In these two joint appeals, the plaintiffs, Norfolk and DedhamMutual Fire Insurance Company (Norfolk) and Liberty Mutual Fire Insurance
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Company (Liberty), appeal1 from the judgments of thetrial court denying their applications to vacate an uninsuredmotorist arbitration award and granting the applications of thedefendant, Craig Wysocki, to confirm the award. The cases werepresented to the trial court on the following stipulated facts.
In October, 1989, the defendant was operating an all-terrainvehicle, which he owned, on a public road when he collided withanother all-terrain vehicle owned and operated by Hans Pedersen.Both all-terrain vehicles were uninsured. The defendant was alsothe owner of a private passenger motor vehicle that was insured byLiberty for uninsured motorist coverage in the amount of $20,000.He was also insured under a private passenger motor vehicle policyissued to his mother by Norfolk that provided uninsured motoristcoverage in the amount of $40,000. The defendant made uninsuredmotorist claims against both policies, and a panel of arbitratorsawarded him $60,000.
Liberty and Norfolk filed applications to vacate the award,pursuant to General Statutes § 52-418,2 and the
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trial court denied the applications to vacate and granted thedefendant's applications to confirm the award. Liberty and Norfolkeach claim that: (1) Pedersen's all-terrain vehicle was not a "motorvehicle" within the meaning of their respective policies; and (2)even if the all-terrain vehicle was a "motor vehicle," it was notcovered for uninsured motorist coverage because of the terms of acertain exclusion in each of their respective policies. The trialcourt concluded that although an all-terrain vehicle does not meetthe statutory definition of a motor vehicle, it does meet thedefinition of an uninsured motor vehicle found in both policiesfor purposes of uninsured motorist coverage, and that theexclusion provisions of the policies does not bar coverage. SeeNorfolk & Dedham Mutual Fire Ins. Co. v. Wysocki,45 Conn. Sup. 144, 150, 702 A.2d 675 (1996).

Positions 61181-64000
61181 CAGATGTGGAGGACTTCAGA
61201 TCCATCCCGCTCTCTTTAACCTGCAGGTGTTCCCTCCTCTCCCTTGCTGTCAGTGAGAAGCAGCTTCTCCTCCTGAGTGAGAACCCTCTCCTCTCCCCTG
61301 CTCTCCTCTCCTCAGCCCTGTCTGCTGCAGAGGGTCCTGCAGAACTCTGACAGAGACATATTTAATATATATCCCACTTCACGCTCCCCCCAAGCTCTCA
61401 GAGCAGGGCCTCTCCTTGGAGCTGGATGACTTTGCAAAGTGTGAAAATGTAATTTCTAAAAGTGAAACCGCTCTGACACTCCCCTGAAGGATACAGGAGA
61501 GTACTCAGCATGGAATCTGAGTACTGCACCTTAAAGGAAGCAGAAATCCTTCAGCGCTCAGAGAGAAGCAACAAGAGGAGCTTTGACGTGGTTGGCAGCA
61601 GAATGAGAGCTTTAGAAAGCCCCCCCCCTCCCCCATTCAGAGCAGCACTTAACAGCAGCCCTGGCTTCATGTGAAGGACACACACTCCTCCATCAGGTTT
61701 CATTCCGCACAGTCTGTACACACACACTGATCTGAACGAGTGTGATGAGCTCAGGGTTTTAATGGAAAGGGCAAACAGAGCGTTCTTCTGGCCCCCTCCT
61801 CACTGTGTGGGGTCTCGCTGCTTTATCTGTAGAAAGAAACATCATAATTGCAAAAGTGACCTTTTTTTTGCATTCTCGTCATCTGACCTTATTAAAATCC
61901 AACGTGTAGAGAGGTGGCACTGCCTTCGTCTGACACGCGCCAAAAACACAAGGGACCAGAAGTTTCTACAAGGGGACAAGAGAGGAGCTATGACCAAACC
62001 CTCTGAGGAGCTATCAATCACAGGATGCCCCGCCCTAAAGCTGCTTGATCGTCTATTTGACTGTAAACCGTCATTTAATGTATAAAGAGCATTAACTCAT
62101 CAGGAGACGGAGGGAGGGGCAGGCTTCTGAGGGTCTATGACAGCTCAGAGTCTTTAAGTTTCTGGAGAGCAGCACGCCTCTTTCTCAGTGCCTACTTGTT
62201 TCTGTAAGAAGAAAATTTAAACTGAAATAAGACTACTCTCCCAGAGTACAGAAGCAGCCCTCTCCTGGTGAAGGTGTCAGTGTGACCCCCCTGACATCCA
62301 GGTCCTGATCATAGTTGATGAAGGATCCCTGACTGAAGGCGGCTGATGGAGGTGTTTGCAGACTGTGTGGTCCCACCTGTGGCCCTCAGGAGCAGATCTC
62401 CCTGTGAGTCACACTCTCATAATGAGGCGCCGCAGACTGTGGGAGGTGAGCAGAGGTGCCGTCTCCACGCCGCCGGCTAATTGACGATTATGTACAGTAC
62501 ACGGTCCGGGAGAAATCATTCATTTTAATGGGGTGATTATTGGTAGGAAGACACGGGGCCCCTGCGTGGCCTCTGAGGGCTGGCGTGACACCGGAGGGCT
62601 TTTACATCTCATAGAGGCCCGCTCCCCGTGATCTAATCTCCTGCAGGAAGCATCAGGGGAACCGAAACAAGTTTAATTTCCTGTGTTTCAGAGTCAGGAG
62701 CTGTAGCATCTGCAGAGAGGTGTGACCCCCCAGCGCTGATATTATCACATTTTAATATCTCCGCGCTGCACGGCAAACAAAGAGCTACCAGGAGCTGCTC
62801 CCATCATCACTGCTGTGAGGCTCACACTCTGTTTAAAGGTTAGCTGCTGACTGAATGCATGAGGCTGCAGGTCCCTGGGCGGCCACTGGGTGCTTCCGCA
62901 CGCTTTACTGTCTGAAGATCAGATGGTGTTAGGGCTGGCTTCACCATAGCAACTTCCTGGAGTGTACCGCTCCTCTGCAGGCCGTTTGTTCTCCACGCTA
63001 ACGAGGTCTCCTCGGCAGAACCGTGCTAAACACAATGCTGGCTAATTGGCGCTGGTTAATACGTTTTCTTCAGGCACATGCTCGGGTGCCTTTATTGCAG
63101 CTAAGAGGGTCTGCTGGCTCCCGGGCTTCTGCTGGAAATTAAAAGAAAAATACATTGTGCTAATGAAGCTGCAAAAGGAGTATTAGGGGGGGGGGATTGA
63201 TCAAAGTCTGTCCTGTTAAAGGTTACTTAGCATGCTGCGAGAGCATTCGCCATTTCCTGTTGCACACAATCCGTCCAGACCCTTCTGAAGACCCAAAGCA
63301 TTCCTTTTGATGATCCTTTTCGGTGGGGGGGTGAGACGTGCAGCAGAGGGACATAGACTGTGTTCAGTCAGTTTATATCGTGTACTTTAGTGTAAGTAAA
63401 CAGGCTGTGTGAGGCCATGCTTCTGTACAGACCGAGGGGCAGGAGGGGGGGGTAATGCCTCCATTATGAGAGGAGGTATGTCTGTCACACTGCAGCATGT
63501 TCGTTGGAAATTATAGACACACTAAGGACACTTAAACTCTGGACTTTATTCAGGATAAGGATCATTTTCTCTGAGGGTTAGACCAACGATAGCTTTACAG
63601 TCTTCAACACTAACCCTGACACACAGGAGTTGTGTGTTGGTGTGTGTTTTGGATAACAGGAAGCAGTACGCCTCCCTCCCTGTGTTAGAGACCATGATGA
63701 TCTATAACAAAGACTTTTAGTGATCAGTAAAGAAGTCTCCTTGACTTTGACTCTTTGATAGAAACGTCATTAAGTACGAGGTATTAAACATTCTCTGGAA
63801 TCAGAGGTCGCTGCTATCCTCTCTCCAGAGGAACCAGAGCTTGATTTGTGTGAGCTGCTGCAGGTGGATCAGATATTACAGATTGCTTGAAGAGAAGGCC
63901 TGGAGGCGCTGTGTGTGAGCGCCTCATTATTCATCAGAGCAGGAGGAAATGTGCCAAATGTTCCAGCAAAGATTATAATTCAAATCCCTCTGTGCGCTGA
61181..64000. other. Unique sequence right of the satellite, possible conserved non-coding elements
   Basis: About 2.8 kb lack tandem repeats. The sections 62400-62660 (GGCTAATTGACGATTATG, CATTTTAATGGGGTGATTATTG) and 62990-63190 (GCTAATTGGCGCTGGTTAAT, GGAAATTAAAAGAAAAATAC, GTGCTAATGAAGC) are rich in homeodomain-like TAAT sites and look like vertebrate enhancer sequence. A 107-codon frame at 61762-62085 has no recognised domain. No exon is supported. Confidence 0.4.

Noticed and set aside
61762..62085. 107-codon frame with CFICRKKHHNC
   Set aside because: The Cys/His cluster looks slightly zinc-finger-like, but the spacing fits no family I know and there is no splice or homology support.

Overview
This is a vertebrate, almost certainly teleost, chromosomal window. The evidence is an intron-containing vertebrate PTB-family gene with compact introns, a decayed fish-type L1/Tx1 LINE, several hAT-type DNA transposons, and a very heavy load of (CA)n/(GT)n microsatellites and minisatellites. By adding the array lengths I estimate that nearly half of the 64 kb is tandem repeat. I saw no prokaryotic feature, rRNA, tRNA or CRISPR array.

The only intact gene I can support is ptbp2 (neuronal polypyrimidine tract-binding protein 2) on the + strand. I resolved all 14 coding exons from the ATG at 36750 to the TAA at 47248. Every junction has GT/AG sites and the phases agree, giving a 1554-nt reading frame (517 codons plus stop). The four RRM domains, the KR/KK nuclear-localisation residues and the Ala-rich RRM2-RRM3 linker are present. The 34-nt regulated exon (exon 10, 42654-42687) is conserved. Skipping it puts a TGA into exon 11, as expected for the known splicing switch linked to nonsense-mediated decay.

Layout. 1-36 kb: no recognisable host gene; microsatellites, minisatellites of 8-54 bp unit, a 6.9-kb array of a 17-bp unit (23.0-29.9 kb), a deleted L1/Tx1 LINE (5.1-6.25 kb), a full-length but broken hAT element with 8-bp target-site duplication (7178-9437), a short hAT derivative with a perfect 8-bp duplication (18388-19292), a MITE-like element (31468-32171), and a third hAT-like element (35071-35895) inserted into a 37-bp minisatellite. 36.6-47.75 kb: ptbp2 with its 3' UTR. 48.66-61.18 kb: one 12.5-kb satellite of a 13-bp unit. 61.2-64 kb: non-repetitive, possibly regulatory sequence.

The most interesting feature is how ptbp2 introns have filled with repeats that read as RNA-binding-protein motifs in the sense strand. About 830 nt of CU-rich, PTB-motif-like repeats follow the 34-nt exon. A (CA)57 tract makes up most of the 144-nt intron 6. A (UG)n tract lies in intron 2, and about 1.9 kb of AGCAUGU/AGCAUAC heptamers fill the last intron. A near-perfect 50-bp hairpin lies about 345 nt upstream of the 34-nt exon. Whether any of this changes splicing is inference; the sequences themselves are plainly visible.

Our examination of the record on appeal, and the briefs andarguments of the parties, persuades us that the judgment of thetrial court should be affirmed. Because the trial court'smemorandum of decision fully addresses the arguments raised in thepresent appeal, we adopt the trial court's well reasoned decisionas a statement of the facts and the applicable law on theseissues. It would serve no useful purpose for us to repeat thediscussion therein contained. See Garrett's Appeal from Probate,237 Conn. 233, 237-38, 676 A.2d 394 (1996).
The judgment is affirmed.
1. The plaintiffs appealed from the judgment of the trial courtto the Appellate Court, and we transferred the appeal to thiscourt pursuant to Practice Book § 4023 and General Statutes §51-199 (c).
2. General Statutes § 52-418 provides: "Vacating award. (a)Upon the application of any party to an arbitration, the superiorcourt for the judicial district in which one of the partiesresides or, in a controversy concerning land, for the judicialdistrict in which the land is situated or, when the court is notin session, any judge thereof, shall make an order vacating theaward if it finds any of the following defects: (1) If the awardhas been procured by corruption, fraud or undue means; (2) ifthere has been evident partiality or corruption on the part of anyarbitrator; (3) if the arbitrators have been guilty of misconductin refusing to postpone the hearing upon sufficient cause shown orin refusing to hear evidence pertinent and material to thecontroversy or of any other action by which the rights of anyparty have been prejudiced; or (4) if the arbitrators haveexceeded their powers or so imperfectly executed them that amutual, final and definite award upon the subject matter submittedwas not made. "(b) If an award is vacated and the time within which theaward is required to be rendered has not expired, the